What’s the Difference in Quality Between 8-Bit and 16-Bit Images When Making Prints? (VIDEO)

Many photographers are confused by the concept of “bit depth” and how it translates into image quality—particularly when making prints. The two-minute video below from CanonUSA explains the difference between 8-bit and 16-bit output and why it’s important to understand.

In short, “bit depth” refers to the number of unique colors in the palette of a photograph. Images with greater bit depth can render more shades of red, green and blue that make up a photo.

So precisely what is the difference between an 8-bit and a 16-bit image? In mathematical terms an 8-bit image has 256 levels of gradation per color, for a total of some 16.7 million colors. Sounds like a lot, right? But a 16-bit image offers 65,536 levels of gradation per color for a staggering total of 281 trillion colors!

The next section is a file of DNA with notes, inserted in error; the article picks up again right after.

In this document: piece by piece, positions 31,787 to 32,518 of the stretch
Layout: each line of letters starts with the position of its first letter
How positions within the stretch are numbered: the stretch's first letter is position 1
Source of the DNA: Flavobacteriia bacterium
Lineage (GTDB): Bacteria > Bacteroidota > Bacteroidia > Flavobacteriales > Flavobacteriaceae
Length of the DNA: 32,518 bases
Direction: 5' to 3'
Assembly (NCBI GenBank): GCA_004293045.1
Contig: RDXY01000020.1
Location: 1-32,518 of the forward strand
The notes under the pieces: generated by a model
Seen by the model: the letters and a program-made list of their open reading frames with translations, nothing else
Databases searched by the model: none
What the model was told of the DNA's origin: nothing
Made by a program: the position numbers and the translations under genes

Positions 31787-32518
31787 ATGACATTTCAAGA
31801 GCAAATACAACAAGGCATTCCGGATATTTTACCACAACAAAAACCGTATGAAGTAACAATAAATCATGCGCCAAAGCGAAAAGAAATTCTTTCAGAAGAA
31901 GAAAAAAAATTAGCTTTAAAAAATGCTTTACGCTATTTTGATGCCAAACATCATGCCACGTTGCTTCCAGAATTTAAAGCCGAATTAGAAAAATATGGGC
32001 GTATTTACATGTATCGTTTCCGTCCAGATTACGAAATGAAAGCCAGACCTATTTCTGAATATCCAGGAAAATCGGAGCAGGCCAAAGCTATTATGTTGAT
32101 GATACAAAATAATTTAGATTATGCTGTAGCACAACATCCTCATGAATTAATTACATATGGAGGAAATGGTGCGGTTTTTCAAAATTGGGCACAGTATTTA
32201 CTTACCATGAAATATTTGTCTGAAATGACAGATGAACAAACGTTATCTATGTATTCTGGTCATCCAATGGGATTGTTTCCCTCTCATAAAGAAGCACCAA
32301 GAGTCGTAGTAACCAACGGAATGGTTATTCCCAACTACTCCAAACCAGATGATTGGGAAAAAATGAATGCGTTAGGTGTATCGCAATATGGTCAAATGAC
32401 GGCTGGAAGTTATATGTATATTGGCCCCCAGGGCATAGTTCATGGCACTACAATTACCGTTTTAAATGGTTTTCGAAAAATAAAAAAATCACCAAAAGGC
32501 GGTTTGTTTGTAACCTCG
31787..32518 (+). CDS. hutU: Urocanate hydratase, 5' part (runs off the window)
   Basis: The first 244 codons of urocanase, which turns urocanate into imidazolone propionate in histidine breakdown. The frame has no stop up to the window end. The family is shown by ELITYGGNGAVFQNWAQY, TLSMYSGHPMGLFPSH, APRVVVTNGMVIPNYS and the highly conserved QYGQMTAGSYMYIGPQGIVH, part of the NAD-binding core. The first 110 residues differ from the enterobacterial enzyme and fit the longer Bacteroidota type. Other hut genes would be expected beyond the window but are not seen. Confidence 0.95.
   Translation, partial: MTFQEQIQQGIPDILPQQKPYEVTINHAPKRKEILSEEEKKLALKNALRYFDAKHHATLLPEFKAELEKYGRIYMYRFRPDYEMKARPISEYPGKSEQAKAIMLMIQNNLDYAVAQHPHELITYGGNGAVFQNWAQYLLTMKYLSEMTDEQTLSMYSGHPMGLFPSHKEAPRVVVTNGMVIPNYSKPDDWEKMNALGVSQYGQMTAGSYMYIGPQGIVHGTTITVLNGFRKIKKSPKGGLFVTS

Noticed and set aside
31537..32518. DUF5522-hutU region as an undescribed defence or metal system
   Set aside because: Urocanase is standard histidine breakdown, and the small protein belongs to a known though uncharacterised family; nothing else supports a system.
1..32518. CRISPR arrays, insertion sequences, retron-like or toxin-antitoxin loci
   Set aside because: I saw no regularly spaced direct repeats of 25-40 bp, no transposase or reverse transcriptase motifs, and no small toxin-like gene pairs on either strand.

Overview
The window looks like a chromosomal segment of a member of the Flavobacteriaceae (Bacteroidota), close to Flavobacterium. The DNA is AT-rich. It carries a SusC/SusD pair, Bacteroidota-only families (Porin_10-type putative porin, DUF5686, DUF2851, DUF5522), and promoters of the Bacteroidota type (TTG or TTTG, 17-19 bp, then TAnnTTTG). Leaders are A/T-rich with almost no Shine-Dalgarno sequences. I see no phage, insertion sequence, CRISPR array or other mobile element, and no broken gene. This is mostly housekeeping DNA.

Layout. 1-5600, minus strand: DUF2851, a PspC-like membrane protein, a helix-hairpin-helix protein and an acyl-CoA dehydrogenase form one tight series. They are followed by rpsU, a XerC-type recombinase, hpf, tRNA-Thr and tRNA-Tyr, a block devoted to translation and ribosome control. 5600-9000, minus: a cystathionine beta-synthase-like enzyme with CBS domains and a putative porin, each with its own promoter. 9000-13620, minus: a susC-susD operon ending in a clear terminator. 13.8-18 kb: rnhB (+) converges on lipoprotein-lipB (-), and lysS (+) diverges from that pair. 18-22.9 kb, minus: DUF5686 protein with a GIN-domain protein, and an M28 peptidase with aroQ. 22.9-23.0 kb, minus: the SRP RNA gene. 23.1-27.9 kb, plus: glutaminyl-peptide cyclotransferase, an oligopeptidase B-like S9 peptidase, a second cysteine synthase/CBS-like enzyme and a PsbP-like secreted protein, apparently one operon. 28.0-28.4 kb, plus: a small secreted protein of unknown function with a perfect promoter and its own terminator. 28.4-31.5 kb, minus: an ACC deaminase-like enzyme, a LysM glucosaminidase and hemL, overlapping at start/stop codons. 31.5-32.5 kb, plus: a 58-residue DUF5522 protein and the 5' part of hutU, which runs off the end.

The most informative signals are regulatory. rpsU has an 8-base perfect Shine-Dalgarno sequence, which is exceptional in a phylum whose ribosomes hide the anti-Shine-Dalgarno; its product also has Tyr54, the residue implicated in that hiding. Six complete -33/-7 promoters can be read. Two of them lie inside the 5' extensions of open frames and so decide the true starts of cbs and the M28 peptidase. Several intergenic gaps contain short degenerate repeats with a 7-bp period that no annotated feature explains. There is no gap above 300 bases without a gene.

In practical terms what does all this mean when printing your work? Watch this quick and interesting tutorial and see for yourself. You can find more helpful videos on the CanonUSA YouTube channel, and don’t miss an earlier story we posted explaining how printing your images can actually make you a better photographer.